In a phase I trial, how many sites is ideal?

In the last few posts we’ve been talking about site selection criteria.  We’ve discussed looking for sites that have dedicated phase I oncology teams, private versus academic centers, and how to evaluate a site. The next question: how many sites is ideal?

The nature of the indication can dictate this number. If it’s a rare indication or one that’s not readily diagnosed by the patient’s primary oncologist, you might need 5 to 10 sites to get enough patients to complete your study within a calendar year. If the protocol is fairly standard, we typically prefer to use two sites.

Two sites = tighter control

With two sites, cooperation between the sites is pretty easy. Each site alternates enrolling a patient, making it easy to exercise tight control over data flow, monitoring, and the information sponsors are evaluating to make important decisions such as trial continuation.

While logic dictates that more sites = more patients = faster data collection, it’s not always the reality in phase I oncology trials. Sometimes, a third site (or more) can add complexities that slow down a trial.

"Three’s a crowd"

Surprisingly enough, three sites can be a crowd in a standard phase I oncology trial. Sometimes sites will argue over whose turn it is to enroll a patient. This leads to unproductive complexity, and it’s prevalent enough that some phase I investigators will not conduct a study that involves more than two sites.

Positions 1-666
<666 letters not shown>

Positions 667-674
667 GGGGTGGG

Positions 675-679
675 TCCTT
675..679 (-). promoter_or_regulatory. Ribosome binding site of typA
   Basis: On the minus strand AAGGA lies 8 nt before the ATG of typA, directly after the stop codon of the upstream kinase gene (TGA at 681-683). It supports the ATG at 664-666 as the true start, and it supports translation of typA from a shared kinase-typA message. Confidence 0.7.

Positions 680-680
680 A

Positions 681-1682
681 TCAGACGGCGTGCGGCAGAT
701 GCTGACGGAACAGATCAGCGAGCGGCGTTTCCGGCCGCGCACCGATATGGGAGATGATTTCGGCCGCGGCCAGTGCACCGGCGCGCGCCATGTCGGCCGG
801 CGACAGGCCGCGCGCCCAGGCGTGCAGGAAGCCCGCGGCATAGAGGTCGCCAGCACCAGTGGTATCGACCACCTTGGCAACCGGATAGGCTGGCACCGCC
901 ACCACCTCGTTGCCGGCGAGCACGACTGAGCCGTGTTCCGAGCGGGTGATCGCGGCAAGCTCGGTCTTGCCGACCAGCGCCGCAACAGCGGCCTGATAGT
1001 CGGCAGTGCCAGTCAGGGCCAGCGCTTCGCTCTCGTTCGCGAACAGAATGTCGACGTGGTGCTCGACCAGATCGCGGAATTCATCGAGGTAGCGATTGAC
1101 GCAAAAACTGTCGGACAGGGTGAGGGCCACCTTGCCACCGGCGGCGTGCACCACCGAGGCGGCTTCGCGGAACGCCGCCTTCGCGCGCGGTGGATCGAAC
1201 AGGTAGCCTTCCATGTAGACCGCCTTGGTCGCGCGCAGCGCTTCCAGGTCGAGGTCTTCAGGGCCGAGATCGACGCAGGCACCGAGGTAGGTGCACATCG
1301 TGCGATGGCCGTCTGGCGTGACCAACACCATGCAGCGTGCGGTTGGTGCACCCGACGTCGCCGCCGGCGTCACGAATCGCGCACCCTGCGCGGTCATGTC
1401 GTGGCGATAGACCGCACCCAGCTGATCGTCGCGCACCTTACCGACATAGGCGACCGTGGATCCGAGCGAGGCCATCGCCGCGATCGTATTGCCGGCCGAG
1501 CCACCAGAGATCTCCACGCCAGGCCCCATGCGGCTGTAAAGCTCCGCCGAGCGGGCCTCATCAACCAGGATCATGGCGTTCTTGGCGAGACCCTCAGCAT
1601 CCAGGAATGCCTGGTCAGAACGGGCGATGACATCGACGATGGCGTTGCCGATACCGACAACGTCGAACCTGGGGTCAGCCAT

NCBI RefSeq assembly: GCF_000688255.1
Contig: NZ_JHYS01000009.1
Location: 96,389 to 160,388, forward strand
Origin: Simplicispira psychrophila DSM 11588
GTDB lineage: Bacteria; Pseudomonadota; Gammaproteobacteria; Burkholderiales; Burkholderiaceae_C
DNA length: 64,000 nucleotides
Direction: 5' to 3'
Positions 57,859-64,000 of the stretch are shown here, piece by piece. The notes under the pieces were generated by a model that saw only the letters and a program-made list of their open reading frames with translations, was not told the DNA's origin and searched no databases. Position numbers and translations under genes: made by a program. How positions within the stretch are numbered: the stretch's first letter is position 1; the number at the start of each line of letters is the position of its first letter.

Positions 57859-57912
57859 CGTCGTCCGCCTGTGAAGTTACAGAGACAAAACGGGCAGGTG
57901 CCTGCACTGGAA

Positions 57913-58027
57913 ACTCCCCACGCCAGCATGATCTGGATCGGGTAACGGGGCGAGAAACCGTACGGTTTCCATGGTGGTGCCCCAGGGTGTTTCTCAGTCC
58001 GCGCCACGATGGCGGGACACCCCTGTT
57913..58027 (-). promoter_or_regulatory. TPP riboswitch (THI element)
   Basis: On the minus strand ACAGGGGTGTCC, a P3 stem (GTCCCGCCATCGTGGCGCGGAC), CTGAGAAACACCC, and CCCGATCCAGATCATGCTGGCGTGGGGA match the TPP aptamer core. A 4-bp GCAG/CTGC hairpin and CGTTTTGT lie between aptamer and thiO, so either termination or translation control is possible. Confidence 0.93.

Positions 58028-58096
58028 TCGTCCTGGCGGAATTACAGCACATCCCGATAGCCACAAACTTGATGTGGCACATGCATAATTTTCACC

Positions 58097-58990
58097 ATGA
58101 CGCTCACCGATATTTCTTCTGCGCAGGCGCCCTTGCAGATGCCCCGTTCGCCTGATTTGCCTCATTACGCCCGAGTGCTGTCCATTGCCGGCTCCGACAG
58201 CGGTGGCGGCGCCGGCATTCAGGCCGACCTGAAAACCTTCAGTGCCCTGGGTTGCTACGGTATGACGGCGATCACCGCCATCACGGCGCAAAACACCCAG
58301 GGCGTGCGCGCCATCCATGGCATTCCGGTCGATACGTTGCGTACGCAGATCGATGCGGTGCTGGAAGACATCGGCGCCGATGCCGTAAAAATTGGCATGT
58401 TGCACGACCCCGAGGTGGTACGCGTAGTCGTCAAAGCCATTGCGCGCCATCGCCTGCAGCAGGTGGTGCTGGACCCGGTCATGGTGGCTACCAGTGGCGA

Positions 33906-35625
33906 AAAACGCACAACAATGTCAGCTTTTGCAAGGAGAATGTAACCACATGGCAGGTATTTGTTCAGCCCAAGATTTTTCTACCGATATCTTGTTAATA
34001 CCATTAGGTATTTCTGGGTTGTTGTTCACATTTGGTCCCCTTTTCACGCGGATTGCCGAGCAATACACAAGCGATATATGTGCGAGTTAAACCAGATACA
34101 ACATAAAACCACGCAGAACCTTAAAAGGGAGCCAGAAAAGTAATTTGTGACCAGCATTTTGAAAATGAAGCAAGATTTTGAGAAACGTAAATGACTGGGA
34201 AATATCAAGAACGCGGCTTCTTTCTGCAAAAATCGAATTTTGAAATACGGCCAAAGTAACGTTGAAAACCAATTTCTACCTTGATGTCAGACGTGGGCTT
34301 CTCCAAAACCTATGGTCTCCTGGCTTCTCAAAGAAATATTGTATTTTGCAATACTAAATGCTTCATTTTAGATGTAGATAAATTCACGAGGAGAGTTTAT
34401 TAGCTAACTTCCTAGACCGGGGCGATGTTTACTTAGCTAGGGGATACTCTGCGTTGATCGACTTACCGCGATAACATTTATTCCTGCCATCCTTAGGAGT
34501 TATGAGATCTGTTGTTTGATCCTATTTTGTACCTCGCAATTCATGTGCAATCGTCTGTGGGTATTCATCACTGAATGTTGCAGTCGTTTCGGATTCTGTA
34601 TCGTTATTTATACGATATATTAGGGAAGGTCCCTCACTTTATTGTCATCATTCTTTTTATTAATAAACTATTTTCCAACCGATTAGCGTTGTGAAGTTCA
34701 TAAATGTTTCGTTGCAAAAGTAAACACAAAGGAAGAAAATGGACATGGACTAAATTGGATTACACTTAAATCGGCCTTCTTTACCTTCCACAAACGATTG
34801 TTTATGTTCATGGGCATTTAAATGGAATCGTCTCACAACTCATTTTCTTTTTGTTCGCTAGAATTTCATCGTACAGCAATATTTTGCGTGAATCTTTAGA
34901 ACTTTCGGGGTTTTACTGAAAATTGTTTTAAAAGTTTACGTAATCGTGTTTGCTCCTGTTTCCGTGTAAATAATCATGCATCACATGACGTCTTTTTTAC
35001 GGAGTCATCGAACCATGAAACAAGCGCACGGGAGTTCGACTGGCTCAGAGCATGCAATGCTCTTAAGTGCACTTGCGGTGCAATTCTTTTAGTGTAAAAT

Another reason some investigators object to more than two sites is the ethical concern of delaying potentially critical treatments to terminally ill oncology patients because other sites are next in line to enroll patients.

It’s a good idea to match the number of sites to the sponsor’s priorities. If speed is important, remember that using more sites doesn’t always equal faster completion. Sometimes one or two private sites can produce faster results than three or more academic sites.

The decision tree

So to determine the number of sites you need for your next trial, here are the key criteria to evaluate:

  1. If you’re studying a rare cancer type, cast a wider net by engaging multiple sites.
  2. The position of your trial’s investigators on the number of sites needed.
  3. Your timelines and expectations.

If your indication or investigators don’t require a large number of sites, then two sites is often the ideal arrangement since it allows you to retain control while ensuring quality and safety measures are being followed at all times.